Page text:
After seven weeks of lockdown in Spain, Phase Zero of the ‘de-confinement’ was announced just over a week ago. At last we can go out to exercise, albeit within set hours, close to home and individually. A week earlier, children had been allowed out for the first time and I realised how much I’d missed seeing them. The sight of a parent and child in the street is enough to bring a tear to my eye. Inevitably I think of my grandchildren, wondering when it might be possible to see them again. Will I have to wait till next year?
On the first day of adult freedom, I watch hundreds of cyclists, runners and walkers stream past on the road below my terrace during the designated ‘sport’ hours of six to ten in the morning and again from eight to eleven in the evening. The release from confinement has made everyone frantic for fitness. I’m desperate to get on my bike but don’t rate my chances on the narrow, twisting road with so many keen young Lycra-types zooming round the bends at breakneck speed.
Instead, I wait till ten, the hour for older people to walk, before heading down the hill and over to the other side of the valley where a path zigzags up the hill through woods and then levels out to follow an acequia, one of the irrigation channels dating from Moorish times. The path is overgrown in places: undisturbed for so long, nature has taken over. Poppies, dog roses and other wild flowers abound. Riotous broom daubs patches of yellow amongst the differing shades of green. In the acequia hundreds of tadpoles dart about while an old toad with bulging eyes looks on. The views from here are magnificent. I can see my house directly opposite, the Alhambra from a different angle, the Abbey further along in Sacromonte and hills stretching away into the distance.
Other walks too are within range. I can make for the Abbey, where this year for the first time, roses have been planted along the outer wall. From there I’m surprised to observe that the more distant hills still have a capping of snow. My view takes in poppies and beehives, scattered houses and caves. Or I can walk up the shady path leading to the closed Alhambra, accompanied by the sound of water tumbling and gushing. Yellow irises and elderflower are in bloom. I meet hardly a soul.
After a couple of days, the activity on the Sacromonte road has lessened enough for me to take to my bike. Early in the morning the air is fresh and sweet. I’ve been out several times, almost alone on the road. It feels good to be using my cycling muscles again. My rides have been accompanied by birdsong, cockerels crowing, goats bleating and a donkey braying; at one or two gates a dog barks as I sweep by. I’ve enjoyed sudden whiffs of honeysuckle, passed fig trees laden with fruit, parcels of land neatly sown with rows of vegetables. I return home after thirty or forty minutes’ vigorous ride, refreshed and ready for the day, which at eight or eight thirty is only just beginning.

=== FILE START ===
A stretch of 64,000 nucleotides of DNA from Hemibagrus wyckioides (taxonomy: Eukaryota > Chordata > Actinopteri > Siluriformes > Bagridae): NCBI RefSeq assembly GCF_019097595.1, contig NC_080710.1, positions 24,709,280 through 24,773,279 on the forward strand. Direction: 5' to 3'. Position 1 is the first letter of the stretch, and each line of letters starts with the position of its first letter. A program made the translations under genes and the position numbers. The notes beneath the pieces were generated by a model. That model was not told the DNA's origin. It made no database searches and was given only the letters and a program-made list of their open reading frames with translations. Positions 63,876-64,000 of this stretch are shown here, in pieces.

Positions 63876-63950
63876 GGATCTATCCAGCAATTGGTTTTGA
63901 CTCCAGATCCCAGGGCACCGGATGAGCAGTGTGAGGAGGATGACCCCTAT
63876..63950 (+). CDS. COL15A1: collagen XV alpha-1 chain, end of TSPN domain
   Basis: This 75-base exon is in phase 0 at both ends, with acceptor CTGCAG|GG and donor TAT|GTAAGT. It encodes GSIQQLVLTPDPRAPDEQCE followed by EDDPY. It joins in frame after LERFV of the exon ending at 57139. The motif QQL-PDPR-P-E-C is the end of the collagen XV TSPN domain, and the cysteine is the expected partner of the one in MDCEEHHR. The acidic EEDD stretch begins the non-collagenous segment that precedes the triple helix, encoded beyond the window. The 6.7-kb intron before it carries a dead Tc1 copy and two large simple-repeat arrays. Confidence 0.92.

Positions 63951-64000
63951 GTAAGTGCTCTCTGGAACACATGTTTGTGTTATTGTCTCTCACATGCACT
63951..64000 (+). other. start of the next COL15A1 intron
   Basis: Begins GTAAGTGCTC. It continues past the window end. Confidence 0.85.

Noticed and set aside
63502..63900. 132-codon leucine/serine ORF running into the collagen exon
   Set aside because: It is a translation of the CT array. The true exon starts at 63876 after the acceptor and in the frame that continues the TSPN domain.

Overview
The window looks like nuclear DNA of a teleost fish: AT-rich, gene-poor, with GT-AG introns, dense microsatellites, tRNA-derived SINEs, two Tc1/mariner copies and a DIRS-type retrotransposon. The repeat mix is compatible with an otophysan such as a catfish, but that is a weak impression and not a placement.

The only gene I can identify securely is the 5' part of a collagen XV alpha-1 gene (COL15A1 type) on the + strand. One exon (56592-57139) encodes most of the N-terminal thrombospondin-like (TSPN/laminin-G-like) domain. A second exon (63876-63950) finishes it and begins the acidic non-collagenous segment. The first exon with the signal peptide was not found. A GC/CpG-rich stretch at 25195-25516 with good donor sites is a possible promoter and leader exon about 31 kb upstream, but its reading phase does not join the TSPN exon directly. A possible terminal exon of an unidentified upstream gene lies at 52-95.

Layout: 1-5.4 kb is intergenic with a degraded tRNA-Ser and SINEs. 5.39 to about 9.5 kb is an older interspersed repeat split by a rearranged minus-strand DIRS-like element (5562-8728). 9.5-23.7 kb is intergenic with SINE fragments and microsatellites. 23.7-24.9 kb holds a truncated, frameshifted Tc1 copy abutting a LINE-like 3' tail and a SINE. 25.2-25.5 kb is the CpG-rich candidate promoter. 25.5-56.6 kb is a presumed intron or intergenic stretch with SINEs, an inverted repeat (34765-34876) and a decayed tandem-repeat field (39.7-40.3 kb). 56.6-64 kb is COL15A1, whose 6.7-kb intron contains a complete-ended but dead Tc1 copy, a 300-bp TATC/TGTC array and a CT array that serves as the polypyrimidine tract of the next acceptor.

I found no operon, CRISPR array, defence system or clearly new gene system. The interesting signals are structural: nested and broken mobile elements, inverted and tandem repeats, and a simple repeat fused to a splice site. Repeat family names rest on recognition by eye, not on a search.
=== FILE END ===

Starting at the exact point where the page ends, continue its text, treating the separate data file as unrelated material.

Unlike some parts of Spain, Granada will not be moving on to the next phase tomorrow. Regions and provinces with lower figures of contagion will allow movement within the province and – on condition that social distancing can be maintained – visiting family in the locality, meeting in groups of up to ten, the opening of some non-essential shops along with bar and restaurant terraces. Here we will have to wait.
Our perception of freedom is all relative. After so many weeks with only essential food shopping allowed, the chance to exercise, to enjoy nature at close quarters in this year’s lush and beautiful spring feels wonderful, feels like enough for the moment. I’m not sure how long it will feel like enough. Another week? Two weeks? How long will I be able to keep my mind free from thoughts of what I would in ‘normal’ times be doing this spring and summer and autumn: trips to the beach, swimming in the sea, meeting friends, seeing my children and grandchildren? Living day-to-day without making plans or thinking about the future is a hard discipline but one I’m beginning, of necessity, to learn.